- BuyerNeeds.com allows listing agents to search a database for buyers who might be interested in a listing.
- The marketing platform offers an alternative or supplement to marketing listings as "coming soon" off the MLS.
- Buyer's agents can describe a buyer's search zone by drawing on a map, potentially making it easier for listing agents to discover their clients.
Marketing for-sale properties as “coming soon” has emerged as a popular way to drum up interest in a property before listing a home on the local MLS.
But there’s another way — one that may be less likely to flirt with MLS rules — for listing agents to “pre-market” properties: searching “buyer needs” — posts that summarize the type of home a buyer is gunning for.
Austin, Texas-based BuyerNeeds.com is one of the latest startups aiming to bring order to the long-time informal exchange of buyer needs between agents.
Searchable database of buyer preferences
Launched by two real estate agents, the mobile-friendly website lets buyer’s agents input posts specifying the search preferences of their clients into a searchable database. Listing agents can then use the site to hunt for prospective buyers simply by entering a listing’s address.
Once buyer’s agents have posted a “buyer need” on BuyerNeeds.com, they can share the post on social media sites with two clicks. The post is also emailed on a weekly basis to other local agents. Buyer needs shared by buyer’s agents include map images, hashtags and descriptions that “easily relay the information to agents’ peers.”
While anyone can view buyer needs posted on BuyerNeeds.com, only real estate agents who register with a real estate license number can post or interact on the site.
Alternative to ‘pocket listings’
BuyerNeeds.com cast its website as an alternative to marketing listings as “coming soon” and a new tool for marketing “pocket listings.”
“Coming soon” listings are properties that are scheduled to be listed as “active” in the MLS but are first marketed off the MLS as “coming soon.” Pocket listings are listings that are withheld indefinitely from the MLS, often for privacy reasons.
MLSs often require agents to obtain written consent from a seller to market their properties off the MLS for longer than a certain period of time after signing a listing contract.
Agents who market properties as coming soon may be particularly likely to inadvertently violate such a rule, thinking that they’re in the clear because they’ll eventually post their listing on the MLS.
But listing agents who haven’t yet listed their listings on the MLS and only try to connect with prospective buyers through BuyerNeeds.com wouldn’t be in danger of testing MLS rules, says BuyerNeeds.com.
“Advertising ‘Coming Soon’ listings has always been a struggle, both legally, and logistically,” said BuyerNeeds.com co-founder Kasey Jorgenson in a statement. “Hence, BuyerNeeds.com was created. I can find the agents with the motivated buyers before putting it into the MLS.”
Of course, agents could also use BuyerNeeds.com in conjunction with marketing listings as coming soon or pocket listings. They wouldn’t have to swap one marketing channel for the other.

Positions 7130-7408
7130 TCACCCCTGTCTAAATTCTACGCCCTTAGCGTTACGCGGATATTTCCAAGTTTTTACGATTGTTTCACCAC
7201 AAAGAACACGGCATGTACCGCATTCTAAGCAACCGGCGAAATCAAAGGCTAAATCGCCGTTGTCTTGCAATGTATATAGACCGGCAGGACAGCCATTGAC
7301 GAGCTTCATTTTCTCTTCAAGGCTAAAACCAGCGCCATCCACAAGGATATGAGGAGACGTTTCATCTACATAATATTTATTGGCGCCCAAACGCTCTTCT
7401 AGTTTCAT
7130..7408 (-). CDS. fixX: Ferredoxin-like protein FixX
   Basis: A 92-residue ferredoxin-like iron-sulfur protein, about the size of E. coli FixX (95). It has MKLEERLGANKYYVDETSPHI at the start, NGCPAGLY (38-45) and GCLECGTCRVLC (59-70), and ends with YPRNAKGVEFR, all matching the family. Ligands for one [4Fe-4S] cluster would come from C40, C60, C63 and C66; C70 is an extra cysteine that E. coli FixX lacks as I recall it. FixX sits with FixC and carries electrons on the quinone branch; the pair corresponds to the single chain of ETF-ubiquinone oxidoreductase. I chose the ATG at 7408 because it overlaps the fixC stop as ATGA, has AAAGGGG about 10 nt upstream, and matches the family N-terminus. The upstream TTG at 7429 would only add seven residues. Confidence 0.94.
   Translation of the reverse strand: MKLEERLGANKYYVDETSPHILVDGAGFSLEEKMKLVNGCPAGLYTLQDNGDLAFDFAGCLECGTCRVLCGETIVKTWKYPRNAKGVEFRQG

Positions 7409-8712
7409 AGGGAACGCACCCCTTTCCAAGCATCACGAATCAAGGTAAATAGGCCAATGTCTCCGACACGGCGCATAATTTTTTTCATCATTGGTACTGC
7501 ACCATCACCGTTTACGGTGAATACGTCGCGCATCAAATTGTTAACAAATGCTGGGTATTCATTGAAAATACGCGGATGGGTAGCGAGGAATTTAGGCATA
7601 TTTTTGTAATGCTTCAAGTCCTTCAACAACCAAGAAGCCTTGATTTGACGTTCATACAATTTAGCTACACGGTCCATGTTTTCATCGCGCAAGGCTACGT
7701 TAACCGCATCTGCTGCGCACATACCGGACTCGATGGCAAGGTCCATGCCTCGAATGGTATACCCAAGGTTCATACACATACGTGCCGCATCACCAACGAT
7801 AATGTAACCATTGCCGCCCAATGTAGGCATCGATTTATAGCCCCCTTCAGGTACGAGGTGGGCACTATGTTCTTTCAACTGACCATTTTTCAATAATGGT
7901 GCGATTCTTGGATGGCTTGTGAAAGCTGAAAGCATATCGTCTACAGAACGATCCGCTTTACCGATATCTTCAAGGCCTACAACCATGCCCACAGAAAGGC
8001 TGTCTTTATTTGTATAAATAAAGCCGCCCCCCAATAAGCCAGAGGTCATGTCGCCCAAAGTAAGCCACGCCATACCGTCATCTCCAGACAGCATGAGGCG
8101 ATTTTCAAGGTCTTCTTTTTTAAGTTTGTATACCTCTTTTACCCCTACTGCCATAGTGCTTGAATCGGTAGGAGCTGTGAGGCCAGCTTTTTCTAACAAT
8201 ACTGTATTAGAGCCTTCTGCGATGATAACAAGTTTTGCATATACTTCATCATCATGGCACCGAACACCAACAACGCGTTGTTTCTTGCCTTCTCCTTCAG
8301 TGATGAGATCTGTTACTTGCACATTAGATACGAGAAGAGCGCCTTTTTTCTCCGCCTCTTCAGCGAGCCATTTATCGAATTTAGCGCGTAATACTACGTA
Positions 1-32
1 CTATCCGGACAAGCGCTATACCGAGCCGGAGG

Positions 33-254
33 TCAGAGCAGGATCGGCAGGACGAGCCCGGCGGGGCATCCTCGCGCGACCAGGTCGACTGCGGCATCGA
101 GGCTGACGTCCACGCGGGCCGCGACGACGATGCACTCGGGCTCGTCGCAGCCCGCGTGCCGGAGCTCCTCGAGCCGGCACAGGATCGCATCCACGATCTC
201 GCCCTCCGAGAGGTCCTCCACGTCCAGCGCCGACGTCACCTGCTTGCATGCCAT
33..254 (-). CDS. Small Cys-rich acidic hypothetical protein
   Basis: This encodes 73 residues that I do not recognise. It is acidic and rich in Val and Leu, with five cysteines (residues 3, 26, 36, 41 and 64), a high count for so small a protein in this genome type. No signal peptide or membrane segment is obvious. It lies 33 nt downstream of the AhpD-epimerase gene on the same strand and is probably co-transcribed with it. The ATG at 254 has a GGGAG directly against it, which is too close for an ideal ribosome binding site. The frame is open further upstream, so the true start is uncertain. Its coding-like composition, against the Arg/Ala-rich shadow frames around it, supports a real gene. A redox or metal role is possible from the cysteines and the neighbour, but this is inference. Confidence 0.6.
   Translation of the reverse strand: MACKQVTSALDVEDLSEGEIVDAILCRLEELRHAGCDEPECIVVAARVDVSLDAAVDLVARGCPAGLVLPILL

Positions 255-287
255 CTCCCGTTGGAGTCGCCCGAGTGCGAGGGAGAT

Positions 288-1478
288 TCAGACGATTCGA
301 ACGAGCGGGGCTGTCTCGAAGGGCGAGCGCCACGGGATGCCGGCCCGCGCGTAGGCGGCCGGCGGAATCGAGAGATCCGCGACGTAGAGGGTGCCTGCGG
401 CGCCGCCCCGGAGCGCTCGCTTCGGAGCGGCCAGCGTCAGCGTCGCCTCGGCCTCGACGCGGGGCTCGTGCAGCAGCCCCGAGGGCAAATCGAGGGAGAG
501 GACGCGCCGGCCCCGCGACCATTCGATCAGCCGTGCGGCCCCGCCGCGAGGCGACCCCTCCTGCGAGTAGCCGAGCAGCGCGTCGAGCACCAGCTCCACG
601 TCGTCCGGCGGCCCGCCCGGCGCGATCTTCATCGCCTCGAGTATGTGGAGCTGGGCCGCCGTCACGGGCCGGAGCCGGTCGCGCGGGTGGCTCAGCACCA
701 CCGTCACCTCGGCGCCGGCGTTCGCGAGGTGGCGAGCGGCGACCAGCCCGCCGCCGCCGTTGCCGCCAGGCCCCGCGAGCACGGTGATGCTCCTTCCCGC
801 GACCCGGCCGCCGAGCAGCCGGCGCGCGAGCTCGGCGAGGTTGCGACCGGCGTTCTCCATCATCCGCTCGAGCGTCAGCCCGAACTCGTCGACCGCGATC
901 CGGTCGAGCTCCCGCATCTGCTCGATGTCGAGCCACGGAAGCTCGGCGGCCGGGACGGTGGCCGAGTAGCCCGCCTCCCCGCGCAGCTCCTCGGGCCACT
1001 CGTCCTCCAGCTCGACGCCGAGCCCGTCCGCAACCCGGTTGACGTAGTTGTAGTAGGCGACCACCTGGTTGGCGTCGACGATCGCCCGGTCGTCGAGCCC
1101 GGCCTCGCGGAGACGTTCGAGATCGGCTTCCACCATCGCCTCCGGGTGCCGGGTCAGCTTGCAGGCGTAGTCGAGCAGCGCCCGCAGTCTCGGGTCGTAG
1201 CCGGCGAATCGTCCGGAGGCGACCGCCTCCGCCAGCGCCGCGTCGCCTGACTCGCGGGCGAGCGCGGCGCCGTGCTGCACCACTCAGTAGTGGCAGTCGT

Small start, but already facilitating connections
Having just debuted, BuyerNeeds.com has a tiny number of listings. A search of Austin, Texas, its home market, only turns up 23 results.
But Jorgenson says the startup has already facilitated “several agent-to-agent connections” for “pre-MLS deal[s].”
Agents have traditionally marketed buyer needs to other agents by bringing them up in office meetings or posting to internal communication networks or Facebook groups.
“With BuyerNeeds.com, they just have to plug their listing’s address in and they’ll have instant results,” Jorgenson said.
BuyerNeeds.com also says it can help listing agents raise awareness of properties that they’ve already listed on the MLS.
“Often times, listings are discarded by buyers and/or missed when they might actually be a perfect fit,” Jorgenson said. “It lets the listing agents reach out to ask buyers’ agents that might not have shown it yet.”
One challenge to creating a “buyer needs” databases has been that agents may describe their buyer’s search preferences inconsistently. For example, one agent may use a ZIP code to specify where a buyer is looking, while another might specify a subdivision.
BuyerNeeds.com says it’s overcome this obstacle by prompting buyer’s agents to describe a buyer’s target search location by drawing a search zone on a map.
New geospatial technology used by BuyerNeeds.com then assigns location information including counties, cities, ZIP codes, neighborhoods, schools and addresses to the buyer need. That maximizes the chances that listing agents will lock onto relevant buyer need posts, BuyerNeeds.com says.
Asked for the name of the provider of BuyerNeeds.com’s geospatial technology, Jorgenson said the startup’s developer uses “several open source tools to integrate our map search.”
Other startups looking to formalize buyer needs discovery, such as HipPocket, tend to be focused primarily on helping agents raise awareness of properties off the MLS.
BuyerNeeds.com is focused exclusively on enabling agents to search a repository of buyer needs.
“The dynamic search that we had built is the first of its kind,” Jorgenson said. “No other site out there has the ability to do what this does with the search.”